A lot of LEGO builder books are intended for power users. They employ obscure Technic parts in their projects and assume a level of sophistication beyond the ability of most casual builders. The Unofficial LEGO Builder’s Guide (No Starch) is not one of them! ULBG is directed firmly at beginners, but doesn’t neglect aspiring power users.
Author Allan Bedford starts out with the basics. What’s the correct terminology for the flat pieces and the wedge-shaped bricks? (Plates and slopes!) What are the best ways to connect bricks to maximize your model’s stability? One section goes into detail about brick storage. After a certain point, the whole “big tub” approach begins to be inefficient because you spend a long time search for the right brick. Bedford offers tips on how to organize your collection.
ULBG is extremely readable, and part of the reason is that Bedford intended his book for two audiences: first, kids in the 7-10 range who had built LEGO products but needed a gentle nudge to create their own designs. Secondly, he thought adults might like it. “I knew that there were latent adult LEGO builders who just needed a bit of information and encouragement in order to be able to begin working on their own models.” To Bedford’s credit, he does not talk down to his younger readers. In true geek tradition, the book is equally readable for both kids and adults.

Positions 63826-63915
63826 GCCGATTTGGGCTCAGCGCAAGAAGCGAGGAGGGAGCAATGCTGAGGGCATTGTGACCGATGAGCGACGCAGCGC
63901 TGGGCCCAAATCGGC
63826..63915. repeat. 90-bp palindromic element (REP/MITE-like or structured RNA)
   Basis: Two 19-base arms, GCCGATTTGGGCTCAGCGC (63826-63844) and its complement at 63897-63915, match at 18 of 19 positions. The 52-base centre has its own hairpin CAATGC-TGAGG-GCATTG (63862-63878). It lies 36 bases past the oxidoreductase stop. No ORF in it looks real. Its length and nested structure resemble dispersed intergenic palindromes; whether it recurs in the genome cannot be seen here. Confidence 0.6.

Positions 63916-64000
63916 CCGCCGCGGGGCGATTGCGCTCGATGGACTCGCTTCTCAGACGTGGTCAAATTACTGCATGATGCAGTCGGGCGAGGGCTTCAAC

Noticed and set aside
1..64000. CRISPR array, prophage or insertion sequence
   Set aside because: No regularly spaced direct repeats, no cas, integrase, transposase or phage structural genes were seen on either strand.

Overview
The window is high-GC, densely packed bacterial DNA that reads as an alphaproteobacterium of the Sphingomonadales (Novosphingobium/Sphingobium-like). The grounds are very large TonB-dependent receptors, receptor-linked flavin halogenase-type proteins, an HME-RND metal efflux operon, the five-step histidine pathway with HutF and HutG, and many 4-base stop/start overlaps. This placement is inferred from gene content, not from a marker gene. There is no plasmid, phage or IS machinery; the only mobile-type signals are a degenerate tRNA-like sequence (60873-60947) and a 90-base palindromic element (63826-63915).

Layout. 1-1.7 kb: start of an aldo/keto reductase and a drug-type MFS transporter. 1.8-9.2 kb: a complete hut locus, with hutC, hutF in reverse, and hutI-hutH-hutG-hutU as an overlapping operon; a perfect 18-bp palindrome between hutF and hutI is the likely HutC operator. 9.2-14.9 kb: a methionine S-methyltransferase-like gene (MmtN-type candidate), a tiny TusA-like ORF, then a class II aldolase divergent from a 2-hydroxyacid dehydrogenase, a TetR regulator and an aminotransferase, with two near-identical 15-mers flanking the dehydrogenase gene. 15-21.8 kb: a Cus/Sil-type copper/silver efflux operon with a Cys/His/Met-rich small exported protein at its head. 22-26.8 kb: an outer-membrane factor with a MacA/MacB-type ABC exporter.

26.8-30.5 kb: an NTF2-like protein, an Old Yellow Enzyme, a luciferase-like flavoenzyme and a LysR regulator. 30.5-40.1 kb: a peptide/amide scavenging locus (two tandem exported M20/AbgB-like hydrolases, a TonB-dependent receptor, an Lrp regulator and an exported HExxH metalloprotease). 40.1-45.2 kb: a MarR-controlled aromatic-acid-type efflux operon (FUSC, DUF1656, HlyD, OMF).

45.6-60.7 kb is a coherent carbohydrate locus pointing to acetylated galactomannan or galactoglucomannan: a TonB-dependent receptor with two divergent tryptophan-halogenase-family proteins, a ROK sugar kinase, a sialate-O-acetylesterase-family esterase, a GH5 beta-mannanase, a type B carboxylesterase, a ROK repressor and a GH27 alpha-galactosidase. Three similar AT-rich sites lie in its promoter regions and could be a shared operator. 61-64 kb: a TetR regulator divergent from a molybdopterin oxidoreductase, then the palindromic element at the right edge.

Chapter 3 of ULBG is all about minifig scale, a GeekDad topic covered extensively in the past few months. Bedford begins the chapter by helping to define just exactly minifig scale is (hint — 1:48) and provides tips on how to build to that measurement. As we covered on GeekDad, pretty soon you start getting to some absurd model sizes. Not surprisingly, Bedford’s biggest model, a CN Tower featured in numerous LEGO conventions, is not actually to minifig scale. “The tower is roughly to scale.” Bedford explained. “If you had to put a number on it, I would suggest it’s around 1:180. That’s much smaller than minifig scale, of course. If it had actually been built to minifig scale it would be nearly 40 feet tall.”
Perhaps one of the most ambitious sections of the book is the Brickopedia, where Bedford describes some 300 different kinds of LEGO pieces. “Deciding which bricks to include (and not include) was indeed a challenge,” he said. “I looked for bricks, plates, slopes and so on that I felt best represented the ‘basic’ LEGO pieces with which most readers would be familiar. Of course, I also included Technic parts, decorative elements and things like cones, baseplates and windows. Even though you could argue some of those pieces are slightly more specialized, they are all very useful and reusable in their own right.”
The Brickopedia has proven such a dazzling success that Bedford is working on a stand-alone Brickopedia book, with full-color photographs of all the pieces described in ULBG, as well as some new pieces from the last few years. Look for it in late 2008.
ULBG is a clearly written and informative resource, an essential for any aspiring brickmeister whether adult or kid. By not intimidating casual builders, this resource empowers these readers to take the next level on their own.
Click to download a sample chapter courtesy of No Starch.